North Korea Accepts Seoul Gesture on Olympic Games


North Korea, in an apparent softening of policy, today accepted a letter from South Korea’s National Assembly urging it to attend the Seoul Olympics, parliamentary officials said.

It was the first communication communist North Korea has agreed to take from its adversary across the tense Demilitarized Zone since Roh Tae Woo assumed the presidency here in February.

The letter contained the text of an Assembly resolution, passed on July 1, appealing to Pyongyang to abandon its boycott and attend the Games, opening on Sept. 17, to pave the way for eventual reunification of the peninsula.


In the last month, Pyongyang has refused even to discuss appeals from Roh and from the Southern Red Cross to take tension-reducing steps including student and sporting exchanges.

Significance Unclear

It was not immediately clear whether North Korea, which sent an emissary to pick up the letter in the border village of Panmunjom, was in fact signaling a change of heart over the Olympics issue.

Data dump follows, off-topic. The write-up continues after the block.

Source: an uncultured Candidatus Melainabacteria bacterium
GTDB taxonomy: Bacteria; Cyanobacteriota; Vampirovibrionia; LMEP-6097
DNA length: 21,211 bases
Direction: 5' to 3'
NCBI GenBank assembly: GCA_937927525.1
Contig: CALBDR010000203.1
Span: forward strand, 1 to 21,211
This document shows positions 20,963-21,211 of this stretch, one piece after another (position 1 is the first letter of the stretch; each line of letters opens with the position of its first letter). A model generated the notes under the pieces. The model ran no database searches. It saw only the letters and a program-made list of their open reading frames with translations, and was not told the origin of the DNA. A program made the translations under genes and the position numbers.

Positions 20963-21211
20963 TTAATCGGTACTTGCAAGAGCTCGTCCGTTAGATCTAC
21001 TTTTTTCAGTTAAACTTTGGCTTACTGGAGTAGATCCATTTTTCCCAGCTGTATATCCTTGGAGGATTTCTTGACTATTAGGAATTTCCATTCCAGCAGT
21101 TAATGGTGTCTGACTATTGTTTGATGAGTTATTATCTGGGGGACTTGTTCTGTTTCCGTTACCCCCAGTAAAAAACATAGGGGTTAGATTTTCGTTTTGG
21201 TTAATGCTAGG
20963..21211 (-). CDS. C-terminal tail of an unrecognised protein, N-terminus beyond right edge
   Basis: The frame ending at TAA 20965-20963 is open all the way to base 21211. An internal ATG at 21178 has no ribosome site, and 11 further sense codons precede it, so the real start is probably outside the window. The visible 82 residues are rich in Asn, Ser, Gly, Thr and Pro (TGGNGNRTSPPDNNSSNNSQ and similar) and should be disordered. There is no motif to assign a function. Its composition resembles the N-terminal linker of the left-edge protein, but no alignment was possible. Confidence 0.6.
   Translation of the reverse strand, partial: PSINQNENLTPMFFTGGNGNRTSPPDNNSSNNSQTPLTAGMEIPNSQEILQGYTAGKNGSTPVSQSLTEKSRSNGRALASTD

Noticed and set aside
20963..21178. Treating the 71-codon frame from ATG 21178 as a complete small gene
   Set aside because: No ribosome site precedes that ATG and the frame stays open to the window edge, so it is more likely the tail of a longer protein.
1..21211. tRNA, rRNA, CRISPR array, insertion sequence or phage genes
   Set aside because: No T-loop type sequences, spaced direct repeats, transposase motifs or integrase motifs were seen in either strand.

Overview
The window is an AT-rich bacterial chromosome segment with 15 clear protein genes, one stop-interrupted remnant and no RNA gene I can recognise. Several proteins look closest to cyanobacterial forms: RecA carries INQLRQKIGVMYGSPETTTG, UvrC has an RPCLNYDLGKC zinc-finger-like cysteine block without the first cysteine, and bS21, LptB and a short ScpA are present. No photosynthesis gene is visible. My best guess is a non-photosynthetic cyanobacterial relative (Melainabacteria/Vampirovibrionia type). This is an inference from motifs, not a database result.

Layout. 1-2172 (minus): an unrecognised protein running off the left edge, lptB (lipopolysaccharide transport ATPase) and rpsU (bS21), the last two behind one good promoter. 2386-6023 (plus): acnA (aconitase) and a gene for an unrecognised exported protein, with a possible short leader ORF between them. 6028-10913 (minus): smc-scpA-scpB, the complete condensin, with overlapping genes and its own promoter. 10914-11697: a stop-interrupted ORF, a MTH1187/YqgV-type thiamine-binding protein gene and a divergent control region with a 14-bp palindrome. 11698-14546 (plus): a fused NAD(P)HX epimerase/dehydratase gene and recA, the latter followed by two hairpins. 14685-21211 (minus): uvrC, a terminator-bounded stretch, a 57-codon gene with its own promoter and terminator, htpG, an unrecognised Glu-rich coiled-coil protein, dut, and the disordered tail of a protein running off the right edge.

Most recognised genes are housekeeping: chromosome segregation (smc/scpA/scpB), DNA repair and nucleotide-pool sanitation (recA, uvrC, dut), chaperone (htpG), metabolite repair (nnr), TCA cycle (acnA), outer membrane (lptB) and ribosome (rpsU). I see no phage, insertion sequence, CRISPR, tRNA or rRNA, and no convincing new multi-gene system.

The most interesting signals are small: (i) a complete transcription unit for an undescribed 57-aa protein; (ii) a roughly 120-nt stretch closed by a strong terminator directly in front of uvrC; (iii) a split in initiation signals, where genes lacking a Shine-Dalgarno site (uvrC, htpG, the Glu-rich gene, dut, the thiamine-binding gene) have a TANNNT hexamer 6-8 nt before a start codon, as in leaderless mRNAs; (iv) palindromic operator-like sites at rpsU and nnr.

An enraged Pyongyang protested in 1981 when the International Olympic Committee awarded the 1988 Games to South Korea.

In a face-saving move, the IOC later mediated in vain at a series of talks between the two Koreas to discuss North Korea’s demand to be allowed to share in hosting the Games.

Since January, when Pyongyan rejected a “final offer” to stage five of the 24 Olympic events, Seoul and its allies in Washington have publicly expressed fears over possible attempts to sabotage the sports festival.